The House Shakespeare Might Have Been Born In

Shakespeare wrote in the dozen or so years before 1600 and the dozen or so years after. He was not only prolific (38 plays, 154 sonnets, plus more--some of which he collaborated on and some of which might be incorrectly attributed to him) but also inventive. No other writer contributed more to changes and the evolution of English than Shakespeare; here are just a few of the noteworthy phrases he coined:
  • All that glitters is not gold
  • Alls well that ends well
  • Be-all and end-all
  • Brave new world
  • Break the ice
  • Brevity is the soul of wit (my favorite and one I obviously seem to have trouble with)
  • (Refuse to) Budge an inch
  • Dead as a doornail
  • Dogs will have his day
  • Eaten me out of house and home
  • Elbow room
  • Fancy-free
  • Forever and a day
  • Foregone conclusion
  • Full circle
  • Good riddance
  • It's high time
  • In a pickle
  • In my mind's eye
  • Into thin air
  • Killing with kindness
  • Laughing stock
  • Love is blind
  • Naked truth
  • Neither rhyme nor reason
  • One fell swoop
  • Star-crossed lovers
  • Pomp and circumstance
  • Seen better days
  • Send packing
  • Short shrift
  • Snail-paced
  • A sorry sight
  • The short and long of it
  • The world is my oyster

If that weren't impressive enough, if a phrase was too unwieldy, he'd just make up a word, like: addiction, advertising, assassination, blanket, bet, champion, compromise, countless, epileptic, eyeball, fashionable, gossip, jaded, lonely, majestic, mimic, mountaineer, negotiate, rant, secure, submerge. Think about that. Before Shakespeare dreamed these words up, more than 1700 in total, they didn't exist and had never been spoken or written. Click here to learn more about the words Shakespeare invented.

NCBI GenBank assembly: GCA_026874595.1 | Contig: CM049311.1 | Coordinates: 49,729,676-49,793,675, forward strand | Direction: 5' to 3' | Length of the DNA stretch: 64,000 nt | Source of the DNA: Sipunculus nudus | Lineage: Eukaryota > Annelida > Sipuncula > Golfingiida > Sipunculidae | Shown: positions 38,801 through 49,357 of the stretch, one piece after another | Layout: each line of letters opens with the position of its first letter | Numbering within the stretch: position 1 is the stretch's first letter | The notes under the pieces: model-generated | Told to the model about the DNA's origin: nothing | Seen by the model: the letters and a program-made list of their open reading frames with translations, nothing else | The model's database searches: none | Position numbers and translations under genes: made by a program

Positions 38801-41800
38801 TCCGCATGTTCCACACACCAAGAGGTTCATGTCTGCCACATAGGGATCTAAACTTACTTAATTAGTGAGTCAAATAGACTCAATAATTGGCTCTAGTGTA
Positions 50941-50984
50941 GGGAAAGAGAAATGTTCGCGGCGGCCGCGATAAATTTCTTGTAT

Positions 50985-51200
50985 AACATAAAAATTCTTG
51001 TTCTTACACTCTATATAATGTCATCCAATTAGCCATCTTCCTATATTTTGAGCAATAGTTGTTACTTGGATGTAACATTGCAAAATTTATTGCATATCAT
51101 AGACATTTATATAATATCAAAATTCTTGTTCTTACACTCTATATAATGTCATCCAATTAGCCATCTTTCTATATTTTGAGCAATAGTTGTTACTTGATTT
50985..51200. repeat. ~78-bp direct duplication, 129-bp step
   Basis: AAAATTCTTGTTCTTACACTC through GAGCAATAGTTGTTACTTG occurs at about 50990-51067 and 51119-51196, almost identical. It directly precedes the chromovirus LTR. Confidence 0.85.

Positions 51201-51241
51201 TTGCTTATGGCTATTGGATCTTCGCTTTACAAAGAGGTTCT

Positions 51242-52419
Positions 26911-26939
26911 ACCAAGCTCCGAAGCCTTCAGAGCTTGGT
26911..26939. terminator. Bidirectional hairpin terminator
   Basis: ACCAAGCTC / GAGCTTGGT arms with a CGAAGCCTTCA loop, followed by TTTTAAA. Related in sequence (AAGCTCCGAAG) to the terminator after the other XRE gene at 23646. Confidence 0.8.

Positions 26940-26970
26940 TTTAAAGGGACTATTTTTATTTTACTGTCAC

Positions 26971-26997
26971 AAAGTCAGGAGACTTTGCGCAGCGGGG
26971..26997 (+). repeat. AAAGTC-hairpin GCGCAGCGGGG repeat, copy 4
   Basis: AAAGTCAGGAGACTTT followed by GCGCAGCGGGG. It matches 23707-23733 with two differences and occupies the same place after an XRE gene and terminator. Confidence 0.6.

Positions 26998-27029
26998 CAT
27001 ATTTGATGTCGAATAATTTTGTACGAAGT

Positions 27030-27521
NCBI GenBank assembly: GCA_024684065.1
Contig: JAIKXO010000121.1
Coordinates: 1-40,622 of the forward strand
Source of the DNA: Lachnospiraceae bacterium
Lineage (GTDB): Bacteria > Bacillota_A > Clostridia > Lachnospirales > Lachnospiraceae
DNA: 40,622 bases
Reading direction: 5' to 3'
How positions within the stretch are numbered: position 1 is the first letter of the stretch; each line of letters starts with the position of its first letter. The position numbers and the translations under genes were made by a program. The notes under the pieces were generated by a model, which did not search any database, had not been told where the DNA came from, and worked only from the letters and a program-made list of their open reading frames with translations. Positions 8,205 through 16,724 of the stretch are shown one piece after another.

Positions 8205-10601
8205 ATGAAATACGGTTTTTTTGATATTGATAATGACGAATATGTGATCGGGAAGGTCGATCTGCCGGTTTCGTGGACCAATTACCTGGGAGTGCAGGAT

I would be happy to invent just a single word that sticks in the English lexicon, so here you go: "Brainuriance". It's a noun that means: the possession of an excess of semi-useful to outright useless knowledge. It would be used this way: "Chuck has considerable brainuriance." Please use it freely and without royalties to ChuckAndLori.com (unless, of course, you are so moved).

The Courtyard of our Gloucester Inn: Shakespeare Performed Here Once

If this stuff on Shakespeare fascinates you in the least, I highly recommend you read Bill Byrson's "Shakespeare: The World As Stage". Like all of Bryson's books, it's an easy and enjoyable read, and (as a bonus!) not written in the English of Shakespeare's day. If you like that book, you'll probably also like Bryson's "The Mother Tongue: English And How It Got That Way".